East Otisfield was once commonly known as Pugleyville, perhaps because one of the mills in the village produced ceramics known as pugs. This building, which became a residence, was replaced by a newer building in a different location in the 1920s.

Students in back row, left to right, are Ruth Lamb, Elvira Edwards, Cynthia Mayberry, Earl Spiller, Charles Macaulay. Middle row, left to right, are Ethel Scribner (later Hirst), Ruby Jillson, Marion Spiller, Margelia Dyer (later Hamlin), Nellie Pottle (later Hankins), David Jillson. Front row, left to right: Eddie Wood, Lena Kemp, uniden. boy, Edith Macaulay, Carl Lamb. Teacher Blanche Smith. Unidentified boy lived in small house on Rayville Road.


18
Spurrs Corner School, Otisfield, about 1910

Spurrs Corner School, Otisfield, about 1910

Item 7337 info
Otisfield Historical Society

The background of this photo shows the brick schoolhouse in Spurrs Corner, built in 1839 and replaced by a wooden structure in the 1920s.

Students identified are as follows. Back row, 1st girl unidentified, then Henry Hamlin, Clifton Lombard; unidentified girl, then Sarah Hamlin (later Hanscom). Middle row, left to right, first three unidentified, then Charlotte Nutting, two more unidentified, Elinor Hamlin (later Lombard), and Esther Morey. Front row, left to right: first unidentified, then Albert Dean Nutting (in sweater), Charlotte Nutting, and Carl Fickett. Apparently Ellsworth Stuart and Elwin Morey are also in photo but names cannot now be matched with faces.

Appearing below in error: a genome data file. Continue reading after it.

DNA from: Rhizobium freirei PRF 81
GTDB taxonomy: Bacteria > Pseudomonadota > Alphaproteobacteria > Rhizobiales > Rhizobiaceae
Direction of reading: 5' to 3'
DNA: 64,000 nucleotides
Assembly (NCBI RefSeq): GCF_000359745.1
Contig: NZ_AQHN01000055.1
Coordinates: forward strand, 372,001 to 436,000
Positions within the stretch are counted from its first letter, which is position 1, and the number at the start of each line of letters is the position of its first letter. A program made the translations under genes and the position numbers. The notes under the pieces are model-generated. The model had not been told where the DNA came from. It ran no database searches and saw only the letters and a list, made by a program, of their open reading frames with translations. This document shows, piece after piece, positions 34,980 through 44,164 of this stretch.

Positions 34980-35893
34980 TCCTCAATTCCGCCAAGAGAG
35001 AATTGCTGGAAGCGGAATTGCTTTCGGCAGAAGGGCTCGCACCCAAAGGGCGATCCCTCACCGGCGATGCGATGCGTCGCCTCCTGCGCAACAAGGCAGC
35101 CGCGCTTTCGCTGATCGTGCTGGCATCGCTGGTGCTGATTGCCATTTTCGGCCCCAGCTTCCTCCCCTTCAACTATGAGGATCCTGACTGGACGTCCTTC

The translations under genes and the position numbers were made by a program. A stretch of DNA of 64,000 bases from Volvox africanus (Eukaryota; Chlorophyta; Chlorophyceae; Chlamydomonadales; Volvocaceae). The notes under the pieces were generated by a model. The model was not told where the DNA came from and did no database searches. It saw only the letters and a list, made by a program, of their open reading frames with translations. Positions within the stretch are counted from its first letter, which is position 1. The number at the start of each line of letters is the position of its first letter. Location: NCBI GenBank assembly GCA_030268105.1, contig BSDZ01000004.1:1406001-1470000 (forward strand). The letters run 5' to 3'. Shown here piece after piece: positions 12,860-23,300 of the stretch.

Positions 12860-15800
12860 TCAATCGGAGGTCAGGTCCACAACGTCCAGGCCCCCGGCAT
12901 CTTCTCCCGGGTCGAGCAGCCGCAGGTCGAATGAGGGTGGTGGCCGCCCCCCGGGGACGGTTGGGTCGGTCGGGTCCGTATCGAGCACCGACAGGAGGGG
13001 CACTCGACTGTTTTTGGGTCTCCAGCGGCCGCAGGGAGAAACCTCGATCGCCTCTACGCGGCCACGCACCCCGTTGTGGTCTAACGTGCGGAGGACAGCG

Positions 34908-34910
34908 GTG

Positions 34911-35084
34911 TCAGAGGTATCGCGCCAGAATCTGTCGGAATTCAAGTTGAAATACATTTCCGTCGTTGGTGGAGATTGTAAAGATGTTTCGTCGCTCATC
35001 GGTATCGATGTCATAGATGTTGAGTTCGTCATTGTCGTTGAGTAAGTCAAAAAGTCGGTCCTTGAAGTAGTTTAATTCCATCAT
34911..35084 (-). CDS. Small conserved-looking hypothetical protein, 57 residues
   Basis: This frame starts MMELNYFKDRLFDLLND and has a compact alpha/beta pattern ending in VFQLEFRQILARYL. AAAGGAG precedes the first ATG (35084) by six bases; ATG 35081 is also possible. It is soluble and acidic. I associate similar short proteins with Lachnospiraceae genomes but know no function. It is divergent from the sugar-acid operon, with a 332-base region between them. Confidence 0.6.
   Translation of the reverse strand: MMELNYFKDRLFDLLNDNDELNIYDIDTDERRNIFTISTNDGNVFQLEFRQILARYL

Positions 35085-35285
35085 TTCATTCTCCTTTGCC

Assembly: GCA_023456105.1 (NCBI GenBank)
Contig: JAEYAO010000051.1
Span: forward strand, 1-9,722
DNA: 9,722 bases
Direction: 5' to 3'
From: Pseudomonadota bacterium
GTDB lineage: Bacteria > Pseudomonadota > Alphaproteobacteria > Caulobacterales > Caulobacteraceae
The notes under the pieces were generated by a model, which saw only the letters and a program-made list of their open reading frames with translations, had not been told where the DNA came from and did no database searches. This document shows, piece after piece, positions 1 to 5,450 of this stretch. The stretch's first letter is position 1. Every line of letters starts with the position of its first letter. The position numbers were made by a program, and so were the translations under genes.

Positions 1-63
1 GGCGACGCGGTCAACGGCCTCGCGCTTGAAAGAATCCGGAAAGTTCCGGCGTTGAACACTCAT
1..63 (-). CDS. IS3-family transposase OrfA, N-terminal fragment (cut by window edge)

19
Spurrs Corner School, about 1950

Spurrs Corner School, about 1950

Item 7961 info
Otisfield Historical Society

Our forebears were thrifty people. Whenever possible they recycled their old buildings. After Otisfield consolidated its schools, for instance, they moved the discontinued schoolhouse from Spurrs Corner to become part of the new consolidated school at East Otisfield, or Pugleyville. Here is the wooden school on its original site in the village of Spurrs Corner.


20
Spurrs Corner School, Otisfield, ca. 1950

Spurrs Corner School, Otisfield, ca. 1950

Item 7962 info
Otisfield Historical Society

This 1950 photograph shows the schoolhouse being moved. In its new location it became the Otisfield Central School.


21
East Otisfield School, about 1930

East Otisfield School, about 1930

Item 7375 info
Otisfield Historical Society

This is the 'new' building in East Otisfield, shown in 1930, to which the Spurrs Corner School was added in 1950.


22
Otisfield Central School about 1990

Otisfield Central School about 1990

Item 7380 info
Otisfield Historical Society